Facing barriers in transportation

By Catherine Dahlberg

If you are like me, someone not born and raised in Minnesota, then you may understand why I call it a barrier getting around in the Twin Cities.

I moved to the Twin Cities in 2015, without any knowledge of the roads around. In February, 2016, I took public transport to a training. I got lost on U of M campus. It took me almost a whole hour navigating the area before arriving at the transfer stop, only to find out that I had missed the last bus serving that station. Then I had to take an alternative route to the training. I was late for that, of course. The whole experience was terrible for me.

To describe that experience in full, I wrote this blog in an imaginative TV setting:

An education on health equity and transit

By Jocelyn LeungCommunity Engagement Program Associate, Nexus Community Partners

I joined AmeriCorps VISTA during a real turning point in my life. I had been in 3 graduate programs for the past 6 years. One of them I had the foresight to leave when I knew it wasn’t right; another I stayed for too long.  Making the transition from a perpetual student to a member of the workforce was hard, and my confidence was low after months of unsuccessful job-searching. I’m very grateful to now be serving at Nexus Community Partners as the Community Engagement Program Associate through VISTA.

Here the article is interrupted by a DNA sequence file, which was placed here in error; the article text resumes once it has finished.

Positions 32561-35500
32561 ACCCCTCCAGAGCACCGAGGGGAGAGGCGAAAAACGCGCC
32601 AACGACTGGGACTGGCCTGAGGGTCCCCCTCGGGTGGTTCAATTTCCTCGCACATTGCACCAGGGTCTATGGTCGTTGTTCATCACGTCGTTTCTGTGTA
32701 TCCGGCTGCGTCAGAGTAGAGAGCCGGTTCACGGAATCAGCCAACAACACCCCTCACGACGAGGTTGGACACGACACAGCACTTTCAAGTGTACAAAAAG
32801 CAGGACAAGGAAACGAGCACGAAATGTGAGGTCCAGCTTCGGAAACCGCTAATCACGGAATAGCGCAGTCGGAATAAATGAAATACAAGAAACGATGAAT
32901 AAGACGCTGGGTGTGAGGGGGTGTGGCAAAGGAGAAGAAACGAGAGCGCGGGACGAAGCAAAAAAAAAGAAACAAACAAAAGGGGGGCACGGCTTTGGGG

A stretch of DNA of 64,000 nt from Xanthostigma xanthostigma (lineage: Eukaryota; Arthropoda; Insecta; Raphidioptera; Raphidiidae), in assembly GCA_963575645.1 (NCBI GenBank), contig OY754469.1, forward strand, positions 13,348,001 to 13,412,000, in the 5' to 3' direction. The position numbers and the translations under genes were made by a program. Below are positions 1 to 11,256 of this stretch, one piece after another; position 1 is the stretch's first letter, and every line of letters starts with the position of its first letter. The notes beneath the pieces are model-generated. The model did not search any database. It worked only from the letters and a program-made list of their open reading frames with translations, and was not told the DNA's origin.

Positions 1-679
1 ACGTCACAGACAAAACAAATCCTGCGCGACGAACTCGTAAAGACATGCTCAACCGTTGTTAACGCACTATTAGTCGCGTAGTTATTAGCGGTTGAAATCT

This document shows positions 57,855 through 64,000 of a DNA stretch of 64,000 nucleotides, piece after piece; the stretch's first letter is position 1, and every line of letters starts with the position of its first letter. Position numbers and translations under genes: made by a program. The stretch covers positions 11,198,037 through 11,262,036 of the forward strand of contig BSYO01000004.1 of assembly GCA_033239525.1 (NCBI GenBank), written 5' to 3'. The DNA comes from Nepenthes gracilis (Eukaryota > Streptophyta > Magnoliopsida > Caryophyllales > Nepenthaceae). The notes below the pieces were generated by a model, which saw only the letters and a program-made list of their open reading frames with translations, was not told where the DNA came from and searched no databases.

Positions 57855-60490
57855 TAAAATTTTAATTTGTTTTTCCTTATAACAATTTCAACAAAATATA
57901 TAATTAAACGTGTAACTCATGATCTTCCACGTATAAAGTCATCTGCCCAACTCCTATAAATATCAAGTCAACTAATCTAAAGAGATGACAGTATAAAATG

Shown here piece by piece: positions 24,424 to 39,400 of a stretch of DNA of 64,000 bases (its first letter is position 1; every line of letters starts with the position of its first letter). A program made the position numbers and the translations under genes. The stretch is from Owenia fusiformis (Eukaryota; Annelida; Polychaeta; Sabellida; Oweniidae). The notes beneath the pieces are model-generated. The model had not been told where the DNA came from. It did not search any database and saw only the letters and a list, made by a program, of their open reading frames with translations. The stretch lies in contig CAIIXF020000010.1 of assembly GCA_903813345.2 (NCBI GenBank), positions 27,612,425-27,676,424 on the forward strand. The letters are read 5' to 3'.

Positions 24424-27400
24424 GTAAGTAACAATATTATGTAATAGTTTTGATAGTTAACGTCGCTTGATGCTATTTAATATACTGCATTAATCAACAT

The goal of ‘making poverty history’ can be daunting and abstract, but the work I share with community based organizations in making sure that community members have a say in how the light rail can help them lead healthier and better lives is very real and moving. These voices come from communities of color, immigrants and refugees, migrants, people living with disabilities, low-income communities, and other transit dependent populations. It’s our responsibility to make sure their voices change policies and light rail development throughout a long-term public works project. 

Following the Blue Line Coalition

By Giselle Efon, Community Engagement Program AssociateNexus Community Partners

My VISTA year has been completely amazing so far. The fact that I was even able to get this position was very surprising to me. I can still remember the day of my interview, how I left the Nexus office and I randomly started running away because I thought I did very poorly on the interview. I also called my sister over the phone to complain to her about how I will not get the position. I was surprised to get a phone call that same day, at 2pm regarding how I got the position.

It was very strange to leave a college job setting to a real professional setting. Honestly, I must admit that this is the most comfortable environment I have been in out of my comfort zone. Most people in the nonprofit setting are mostly very nice, polite, friendly, respectful, outspoken, and passionate about what they do. In college, I never saw people like this before.